The escalation of large-scale rock touring in the ’60s challenged tour sound production companies to provide superior sound coverage and intelligibility for unprecedented numbers of fans at massive, and oftentimes unorthodox, locations, like the Woodstock Music and Art Fair. JBL met this challenge by providing a variety of loudspeakers and components that could be assembled and deployed as proprietary speaker systems.
Photo: John K. Chester
Looking back on 70 years of JBL is a journey through hundreds of patents, countless category-defining products, and a global reach of more than 130 countries. The brand now known as JBL dates back to 1946, but the company’s foundation began taking shape years earlier during founder James B. Lansing’s pioneering work in cinema sound.
After the success of “talkies” inaugurated the sound era of motion pictures in the late 1920s, Lansing worked to develop loudspeakers for theaters, involved in creating the components for the first cinema standard loudspeaker—the Shearer Horn system. His work in cinema led to his developing the very first studio monitor, known as the Iconic system, and he continued pioneering new loudspeakers well into the early 1940s, developing products that became cinema, studio, and radio broadcast standards.
Seeking to produce more powerful and sophisticated loudspeakers, Lansing founded JBL at a small factory in San Marcos, CA on October 1, 1946. It was there that he laid the guiding principles for all JBL innovations to come.
He quickly found success producing loudspeaker components like the D130 15-inch cone loudspeaker, introducing the use of 4-inch ribbon wire voice coils for low-frequency drivers, and becoming an early adopter of the Alnico V magnet, which established JBL as a leading manufacturer in the industry. With the implementation of new materials, technological advancements, and production methods came entirely new ways of incorporating Lansing’s advanced loudspeakers.
In order to further the dialogue between JBL and other music professionals, the JBL Professional Division was launched in 1968. The division developed studio solutions to equip engineers with the tools they needed to adapt to quickly changing recording techniques. Among these innovations were the C50SMS7 studio monitoring system for Capitol Records in Hollywood and the 4310, the very first “bookshelf” monitor system that propelled 8-track recording in the late 1960s.
The escalation of large-scale rock touring in the ’60s challenged tour sound production companies to provide superior sound coverage and intelligibility for unprecedented numbers of fans at massive, and oftentimes unorthodox, locations. JBL met this challenge by providing a variety of loudspeakers and components that could be assembled and deployed as proprietary speaker systems. Some of the earliest products used for sound reinforcement include the JBL 4560 “bass bins,” acoustic lenses, and 2350 radial horns.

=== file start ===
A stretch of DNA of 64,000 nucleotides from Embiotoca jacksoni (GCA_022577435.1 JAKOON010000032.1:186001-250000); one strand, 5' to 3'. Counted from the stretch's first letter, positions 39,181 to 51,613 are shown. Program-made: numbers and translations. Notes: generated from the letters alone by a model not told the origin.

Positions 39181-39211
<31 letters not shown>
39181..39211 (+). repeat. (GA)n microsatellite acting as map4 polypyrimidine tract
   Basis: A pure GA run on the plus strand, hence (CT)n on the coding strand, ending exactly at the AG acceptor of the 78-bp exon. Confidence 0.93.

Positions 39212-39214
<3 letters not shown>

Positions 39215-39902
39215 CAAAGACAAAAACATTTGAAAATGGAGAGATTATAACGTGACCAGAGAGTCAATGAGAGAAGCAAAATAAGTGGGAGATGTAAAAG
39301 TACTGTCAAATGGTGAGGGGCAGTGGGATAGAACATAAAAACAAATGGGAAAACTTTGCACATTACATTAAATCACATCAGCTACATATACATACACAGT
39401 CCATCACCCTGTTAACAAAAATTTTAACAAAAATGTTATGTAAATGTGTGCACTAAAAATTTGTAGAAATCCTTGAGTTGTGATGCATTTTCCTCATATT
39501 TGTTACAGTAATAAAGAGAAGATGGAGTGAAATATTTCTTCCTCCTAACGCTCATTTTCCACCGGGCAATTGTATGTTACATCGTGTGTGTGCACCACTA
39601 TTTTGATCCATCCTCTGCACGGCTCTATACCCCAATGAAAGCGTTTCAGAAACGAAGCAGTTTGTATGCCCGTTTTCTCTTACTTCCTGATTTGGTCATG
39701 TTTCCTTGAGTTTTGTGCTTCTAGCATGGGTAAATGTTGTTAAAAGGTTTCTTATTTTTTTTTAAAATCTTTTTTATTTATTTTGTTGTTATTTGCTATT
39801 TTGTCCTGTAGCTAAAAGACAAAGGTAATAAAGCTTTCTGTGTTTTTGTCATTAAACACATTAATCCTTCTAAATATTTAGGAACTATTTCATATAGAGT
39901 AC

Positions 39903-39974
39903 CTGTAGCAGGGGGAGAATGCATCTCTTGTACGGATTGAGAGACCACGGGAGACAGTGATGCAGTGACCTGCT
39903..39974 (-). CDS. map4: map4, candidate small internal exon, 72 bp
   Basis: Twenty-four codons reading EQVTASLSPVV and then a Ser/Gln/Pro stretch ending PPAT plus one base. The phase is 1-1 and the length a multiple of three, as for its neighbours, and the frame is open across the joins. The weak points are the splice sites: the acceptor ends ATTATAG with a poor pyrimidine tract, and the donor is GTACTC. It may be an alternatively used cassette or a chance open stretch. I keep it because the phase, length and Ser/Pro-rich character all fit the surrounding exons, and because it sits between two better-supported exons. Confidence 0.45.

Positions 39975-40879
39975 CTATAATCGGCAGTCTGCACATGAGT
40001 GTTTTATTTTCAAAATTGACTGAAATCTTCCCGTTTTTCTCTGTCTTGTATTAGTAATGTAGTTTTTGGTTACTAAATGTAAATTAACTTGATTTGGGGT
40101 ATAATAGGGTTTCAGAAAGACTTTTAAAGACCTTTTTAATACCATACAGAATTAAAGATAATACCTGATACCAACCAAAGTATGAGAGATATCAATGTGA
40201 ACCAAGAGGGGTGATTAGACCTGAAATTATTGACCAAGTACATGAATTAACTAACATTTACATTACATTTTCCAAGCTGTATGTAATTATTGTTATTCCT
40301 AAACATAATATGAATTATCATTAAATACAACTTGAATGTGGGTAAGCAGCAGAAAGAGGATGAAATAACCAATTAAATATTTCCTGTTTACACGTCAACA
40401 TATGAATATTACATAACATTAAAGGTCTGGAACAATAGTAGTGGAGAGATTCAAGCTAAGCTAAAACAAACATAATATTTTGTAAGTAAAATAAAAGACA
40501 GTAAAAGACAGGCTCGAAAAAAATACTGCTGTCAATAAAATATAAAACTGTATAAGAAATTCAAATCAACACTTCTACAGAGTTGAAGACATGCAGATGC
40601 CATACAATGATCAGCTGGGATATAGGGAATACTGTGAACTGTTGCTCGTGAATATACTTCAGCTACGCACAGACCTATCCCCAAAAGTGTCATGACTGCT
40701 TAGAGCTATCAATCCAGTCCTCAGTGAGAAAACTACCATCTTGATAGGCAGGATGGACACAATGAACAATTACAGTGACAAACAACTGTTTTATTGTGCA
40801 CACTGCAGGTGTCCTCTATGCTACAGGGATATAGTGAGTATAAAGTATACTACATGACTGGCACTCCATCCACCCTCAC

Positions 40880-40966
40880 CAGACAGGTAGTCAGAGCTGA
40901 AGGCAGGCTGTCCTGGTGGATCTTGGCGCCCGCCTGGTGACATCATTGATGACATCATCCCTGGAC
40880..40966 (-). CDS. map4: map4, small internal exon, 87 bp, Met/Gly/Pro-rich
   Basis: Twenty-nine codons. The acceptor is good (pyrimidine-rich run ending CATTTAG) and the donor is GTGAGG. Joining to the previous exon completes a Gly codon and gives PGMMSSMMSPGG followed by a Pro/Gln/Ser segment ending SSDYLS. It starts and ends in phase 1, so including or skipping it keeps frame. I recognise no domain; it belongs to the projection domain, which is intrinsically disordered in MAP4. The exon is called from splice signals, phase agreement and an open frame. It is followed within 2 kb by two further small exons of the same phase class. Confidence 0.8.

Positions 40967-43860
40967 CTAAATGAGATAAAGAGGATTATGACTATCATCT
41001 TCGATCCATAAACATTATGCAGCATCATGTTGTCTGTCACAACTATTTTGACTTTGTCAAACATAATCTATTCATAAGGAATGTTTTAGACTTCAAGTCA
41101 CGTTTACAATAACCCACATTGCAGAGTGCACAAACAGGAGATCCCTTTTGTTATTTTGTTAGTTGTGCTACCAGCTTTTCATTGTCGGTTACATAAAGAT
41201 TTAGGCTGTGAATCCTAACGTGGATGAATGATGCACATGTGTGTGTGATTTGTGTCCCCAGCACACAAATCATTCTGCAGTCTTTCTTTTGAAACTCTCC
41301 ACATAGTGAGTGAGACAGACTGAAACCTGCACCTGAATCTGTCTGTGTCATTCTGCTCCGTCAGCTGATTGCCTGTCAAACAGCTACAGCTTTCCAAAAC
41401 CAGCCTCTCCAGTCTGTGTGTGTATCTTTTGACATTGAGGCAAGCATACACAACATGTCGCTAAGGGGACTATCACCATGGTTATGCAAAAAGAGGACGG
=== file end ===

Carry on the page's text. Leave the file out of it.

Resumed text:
In the 1980s, JBL developed the Concert Series, which took advantage of new component technology, including Flat-Front Bi-Radial horns, extended range compression drivers, and Symmetrical Field Geometry (SFG) cone transducers. By 1985, technological and production improvements allowed JBL to produce a rugged, low-cost, and high-quality small loudspeaker to suit studio applications as well as meet increasing demand for installed sound speakers. The original Control 1 brought the technology of flagship JBL models into a compact, 5-inch, two-way loudspeaker and paved the way for modern commercial installations.
Capitalizing on the rise of the personal computer, JBL developed the Central Array Design Program (CADP) that optimized the complex technology of arrays for large installations. Now the same modeling tools JBL used to design transducers, magnet assemblies, and waveguides allowed contractor customers to model sonic settings and optimize their sound systems. JBL continued advancing sophisticated computer control software by bringing the original SMAART analysis program to the public in 1996.
The brand now known as JBL dates back to 1946, but the company’s foundation began taking shape years earlier during founder James B. Lansing’s pioneering work in cinema sound. These days, as part of the Harman family, JBL benefits from developing products synergistically with other Harman brands—leveraging amplifier technology from Crown, signal processing from dbx, and more to create complete pro-audio solutions. As for the future, JBL aims to continue pushing the understanding of the laws of physics to provide better coverage patterns, sound quality, and technologies for an all-encompassing audio experience.
“We’ve worked hard to earn our reputation for the best quality audio in the market and are working even harder to improve on it,” said Bryan Bradley, senior vice president and GM, Entertainment Division, Harman Professional Solutions. “For example, JBL continues being one of the only brands that manufactures our own parts. We don’t just buy a transducer off the shelf, we manufacture it to the perfect spec.
“One of the most exciting things about the future of Harman is the resources available to pursue new opportunities,” continued Bradley. “The company continues making significant investments in R&D. Combine that with the top-notch talent Harman has recruited globally, and you can see the strength that we offer as a combined team.”